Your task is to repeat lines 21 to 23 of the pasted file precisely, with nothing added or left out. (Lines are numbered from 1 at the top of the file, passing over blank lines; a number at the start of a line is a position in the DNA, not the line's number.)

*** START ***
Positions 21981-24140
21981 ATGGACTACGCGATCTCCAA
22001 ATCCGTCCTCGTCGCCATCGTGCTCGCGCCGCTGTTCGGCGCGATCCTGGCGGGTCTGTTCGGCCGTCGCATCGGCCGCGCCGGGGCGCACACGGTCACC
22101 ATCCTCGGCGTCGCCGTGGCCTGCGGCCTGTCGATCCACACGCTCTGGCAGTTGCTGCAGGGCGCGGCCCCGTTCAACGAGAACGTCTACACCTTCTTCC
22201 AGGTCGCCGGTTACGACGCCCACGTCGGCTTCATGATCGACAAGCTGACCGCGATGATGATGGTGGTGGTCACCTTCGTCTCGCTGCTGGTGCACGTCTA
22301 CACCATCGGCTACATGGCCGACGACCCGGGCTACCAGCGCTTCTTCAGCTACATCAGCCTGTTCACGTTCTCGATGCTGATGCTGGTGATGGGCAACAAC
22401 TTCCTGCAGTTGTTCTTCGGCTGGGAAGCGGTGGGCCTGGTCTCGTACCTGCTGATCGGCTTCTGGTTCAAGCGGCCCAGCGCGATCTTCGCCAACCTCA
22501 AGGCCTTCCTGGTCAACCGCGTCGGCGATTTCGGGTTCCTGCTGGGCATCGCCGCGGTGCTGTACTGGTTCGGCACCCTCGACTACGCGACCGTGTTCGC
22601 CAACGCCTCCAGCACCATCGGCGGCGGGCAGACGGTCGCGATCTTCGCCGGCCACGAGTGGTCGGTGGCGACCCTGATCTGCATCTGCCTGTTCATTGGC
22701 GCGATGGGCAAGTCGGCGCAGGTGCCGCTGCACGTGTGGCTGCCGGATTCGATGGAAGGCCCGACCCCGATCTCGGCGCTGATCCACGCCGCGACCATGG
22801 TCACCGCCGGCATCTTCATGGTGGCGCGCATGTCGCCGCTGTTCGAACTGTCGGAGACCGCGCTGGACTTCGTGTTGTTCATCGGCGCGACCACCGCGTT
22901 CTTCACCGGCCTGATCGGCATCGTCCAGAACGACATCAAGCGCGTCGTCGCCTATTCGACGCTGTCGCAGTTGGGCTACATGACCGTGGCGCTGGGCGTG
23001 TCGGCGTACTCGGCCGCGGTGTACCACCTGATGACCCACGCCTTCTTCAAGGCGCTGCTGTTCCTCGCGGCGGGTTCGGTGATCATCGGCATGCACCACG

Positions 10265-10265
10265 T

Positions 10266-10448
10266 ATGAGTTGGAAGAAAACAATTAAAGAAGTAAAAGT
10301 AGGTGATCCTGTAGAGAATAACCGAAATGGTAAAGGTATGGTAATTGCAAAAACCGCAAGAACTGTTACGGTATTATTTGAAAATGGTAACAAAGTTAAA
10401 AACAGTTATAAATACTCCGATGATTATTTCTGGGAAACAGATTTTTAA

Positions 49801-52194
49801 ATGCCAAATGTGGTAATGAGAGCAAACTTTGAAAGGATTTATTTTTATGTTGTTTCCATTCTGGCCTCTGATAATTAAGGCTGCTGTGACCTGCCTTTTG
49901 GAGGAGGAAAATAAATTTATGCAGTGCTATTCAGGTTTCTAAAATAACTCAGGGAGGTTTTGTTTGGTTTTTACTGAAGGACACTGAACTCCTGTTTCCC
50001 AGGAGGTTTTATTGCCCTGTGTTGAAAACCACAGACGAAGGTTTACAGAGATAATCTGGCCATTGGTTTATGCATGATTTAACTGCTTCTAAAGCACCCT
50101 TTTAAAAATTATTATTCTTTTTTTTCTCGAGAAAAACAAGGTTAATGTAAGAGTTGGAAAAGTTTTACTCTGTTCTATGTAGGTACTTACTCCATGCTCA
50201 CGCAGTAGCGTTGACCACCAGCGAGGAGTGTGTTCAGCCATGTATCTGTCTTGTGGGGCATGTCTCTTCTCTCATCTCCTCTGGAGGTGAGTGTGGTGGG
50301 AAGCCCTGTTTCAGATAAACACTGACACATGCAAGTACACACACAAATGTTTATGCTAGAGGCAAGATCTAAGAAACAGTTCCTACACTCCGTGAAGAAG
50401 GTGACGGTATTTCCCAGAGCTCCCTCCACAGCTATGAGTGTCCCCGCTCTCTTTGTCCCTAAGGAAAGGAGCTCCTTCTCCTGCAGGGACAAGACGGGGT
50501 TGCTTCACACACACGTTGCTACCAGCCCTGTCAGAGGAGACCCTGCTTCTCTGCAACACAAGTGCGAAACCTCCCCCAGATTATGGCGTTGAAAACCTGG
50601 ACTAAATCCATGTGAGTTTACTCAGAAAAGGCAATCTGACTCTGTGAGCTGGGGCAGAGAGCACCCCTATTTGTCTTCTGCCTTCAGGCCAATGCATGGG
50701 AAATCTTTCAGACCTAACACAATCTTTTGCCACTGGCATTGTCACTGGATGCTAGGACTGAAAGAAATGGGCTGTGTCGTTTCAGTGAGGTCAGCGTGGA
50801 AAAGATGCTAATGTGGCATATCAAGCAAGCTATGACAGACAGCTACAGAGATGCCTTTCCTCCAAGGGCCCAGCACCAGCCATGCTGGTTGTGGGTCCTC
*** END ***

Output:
49801 ATGCCAAATGTGGTAATGAGAGCAAACTTTGAAAGGATTTATTTTTATGTTGTTTCCATTCTGGCCTCTGATAATTAAGGCTGCTGTGACCTGCCTTTTG
49901 GAGGAGGAAAATAAATTTATGCAGTGCTATTCAGGTTTCTAAAATAACTCAGGGAGGTTTTGTTTGGTTTTTACTGAAGGACACTGAACTCCTGTTTCCC
50001 AGGAGGTTTTATTGCCCTGTGTTGAAAACCACAGACGAAGGTTTACAGAGATAATCTGGCCATTGGTTTATGCATGATTTAACTGCTTCTAAAGCACCCT